Zoe Saldana Is Over Racism and Sexism in Hollywood

Like many women in Hollywood, Zoe Saldana is no stranger to the industry's gender gap that extends beyond unequal pay.

"I feel lonely on set. And it's not just that you're the only woman in the cast," Saldana told TIME. "There are very few women on the crew. You hardly ever get to work with a female director. Some female producers try to blend in with their male colleagues and won't stand up to them. You're completely outnumbered. And you take a hit in your paycheck as a woman too."

Growing up, Saldana viewed other women as competition because of the film industry's culture.

"Like all other young actresses, I saw other women as competition. If there were 50,000 of us going out for the role, and if I get it, I must be the best," she said.

She has since changed her tune after being immersed in the sci-fi marketplace for her roles in "Avatar," "Guardians of the Galaxy," and "Star Trek." Now, Saldana, 38, hopes to be a role model and inspiration to women everywhere.

"I feel I have a greater chance of setting an example for young women when I do movies [that take place] in the future because I’m less likely to be boxed in," she said. "I'm not playing someone's girlfriend. I can be tougher. The future represents hope."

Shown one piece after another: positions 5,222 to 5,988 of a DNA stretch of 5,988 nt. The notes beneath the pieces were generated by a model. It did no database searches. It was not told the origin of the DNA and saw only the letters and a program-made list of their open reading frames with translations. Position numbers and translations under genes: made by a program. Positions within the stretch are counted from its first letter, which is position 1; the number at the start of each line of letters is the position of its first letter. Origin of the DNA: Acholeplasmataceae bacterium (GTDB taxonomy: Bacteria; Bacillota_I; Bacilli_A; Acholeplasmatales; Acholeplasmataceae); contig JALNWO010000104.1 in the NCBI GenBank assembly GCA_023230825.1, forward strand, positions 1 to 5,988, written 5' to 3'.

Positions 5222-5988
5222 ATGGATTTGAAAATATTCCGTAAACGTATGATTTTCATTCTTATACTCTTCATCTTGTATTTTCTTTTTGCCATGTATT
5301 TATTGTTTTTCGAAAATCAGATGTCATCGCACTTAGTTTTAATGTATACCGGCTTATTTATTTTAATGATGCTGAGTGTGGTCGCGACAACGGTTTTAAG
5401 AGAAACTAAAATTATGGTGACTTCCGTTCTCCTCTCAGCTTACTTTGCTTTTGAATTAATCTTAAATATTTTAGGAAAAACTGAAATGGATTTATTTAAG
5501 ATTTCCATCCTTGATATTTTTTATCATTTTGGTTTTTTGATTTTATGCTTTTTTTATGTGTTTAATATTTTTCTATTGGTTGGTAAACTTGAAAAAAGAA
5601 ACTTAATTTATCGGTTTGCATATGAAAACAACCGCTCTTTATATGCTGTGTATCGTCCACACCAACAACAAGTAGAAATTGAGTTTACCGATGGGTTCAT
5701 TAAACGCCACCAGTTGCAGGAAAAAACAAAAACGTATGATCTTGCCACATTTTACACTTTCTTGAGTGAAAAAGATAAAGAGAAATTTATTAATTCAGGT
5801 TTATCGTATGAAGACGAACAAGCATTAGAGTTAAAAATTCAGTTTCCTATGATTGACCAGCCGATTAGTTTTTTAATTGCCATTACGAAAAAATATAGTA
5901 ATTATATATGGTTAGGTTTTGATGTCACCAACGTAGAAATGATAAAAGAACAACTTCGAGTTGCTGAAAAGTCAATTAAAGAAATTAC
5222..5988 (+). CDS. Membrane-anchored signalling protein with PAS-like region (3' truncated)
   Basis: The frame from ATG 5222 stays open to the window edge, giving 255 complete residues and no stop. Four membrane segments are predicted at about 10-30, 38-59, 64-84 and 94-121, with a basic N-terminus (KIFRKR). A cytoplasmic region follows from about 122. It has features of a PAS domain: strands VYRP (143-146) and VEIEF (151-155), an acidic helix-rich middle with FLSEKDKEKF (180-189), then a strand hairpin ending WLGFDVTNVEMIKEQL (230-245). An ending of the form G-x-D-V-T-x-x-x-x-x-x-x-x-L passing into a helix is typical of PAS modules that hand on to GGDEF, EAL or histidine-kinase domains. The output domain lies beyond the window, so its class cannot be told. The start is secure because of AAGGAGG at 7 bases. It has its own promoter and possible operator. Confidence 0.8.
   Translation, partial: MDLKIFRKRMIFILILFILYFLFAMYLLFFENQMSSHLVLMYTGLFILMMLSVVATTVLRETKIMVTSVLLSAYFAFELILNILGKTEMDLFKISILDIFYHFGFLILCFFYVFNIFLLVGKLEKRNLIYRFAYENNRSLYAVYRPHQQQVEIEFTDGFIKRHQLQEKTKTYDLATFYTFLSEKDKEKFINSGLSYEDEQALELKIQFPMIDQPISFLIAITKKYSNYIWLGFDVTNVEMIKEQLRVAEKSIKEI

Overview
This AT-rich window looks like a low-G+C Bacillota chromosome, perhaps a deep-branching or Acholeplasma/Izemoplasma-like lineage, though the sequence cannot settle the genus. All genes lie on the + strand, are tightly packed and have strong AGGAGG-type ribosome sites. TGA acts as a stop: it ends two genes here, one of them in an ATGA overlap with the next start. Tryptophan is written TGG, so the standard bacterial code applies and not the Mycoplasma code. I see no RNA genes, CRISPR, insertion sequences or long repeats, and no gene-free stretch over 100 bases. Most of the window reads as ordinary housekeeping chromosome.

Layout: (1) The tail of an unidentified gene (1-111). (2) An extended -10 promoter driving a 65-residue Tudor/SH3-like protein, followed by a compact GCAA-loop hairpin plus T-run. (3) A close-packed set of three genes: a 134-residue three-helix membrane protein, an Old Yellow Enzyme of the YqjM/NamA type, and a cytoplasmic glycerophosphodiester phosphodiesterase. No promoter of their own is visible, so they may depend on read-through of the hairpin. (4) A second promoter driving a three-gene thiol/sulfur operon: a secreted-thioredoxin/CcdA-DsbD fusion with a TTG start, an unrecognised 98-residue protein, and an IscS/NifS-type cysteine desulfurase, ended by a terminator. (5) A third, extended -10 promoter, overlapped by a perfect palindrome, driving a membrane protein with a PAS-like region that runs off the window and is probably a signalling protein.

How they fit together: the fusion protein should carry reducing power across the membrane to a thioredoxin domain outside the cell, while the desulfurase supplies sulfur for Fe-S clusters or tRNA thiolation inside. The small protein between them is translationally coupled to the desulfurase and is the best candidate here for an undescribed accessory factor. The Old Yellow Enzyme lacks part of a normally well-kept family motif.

Founding Cinestar Pictures, a production company with her two sisters, Mariel and Cisely, she hopes to create content for female and Latino audiences.

"Behind the scenes, the actors are the ones with the least power. You're told what to do, what to wear, where to stand. Your creative inputs for ignored," Saldana said. Hoping to change the male dominated industry, she urges others to join her.

"We keep our heads down because we’re afraid of losing our jobs," she said. "But we can't just complain anymore. We have to band together with love and respect and do something about it."

The mixed Puerto Rican and Dominican actress is not just focused on women's issues.

"Racism is often used as a plot device. Sometimes it's glamorized," she said.

She's hoping to battle the many Latino stereotypes with statistics showing that Hispanics will make up 30 percent of the population by 2060.

"We have to show the next generation that they can be the face of America as much as anyone else."

NEXT: Zoe Saldana Is Co-Producing a Film On Canada's Missing Indigenous Women »

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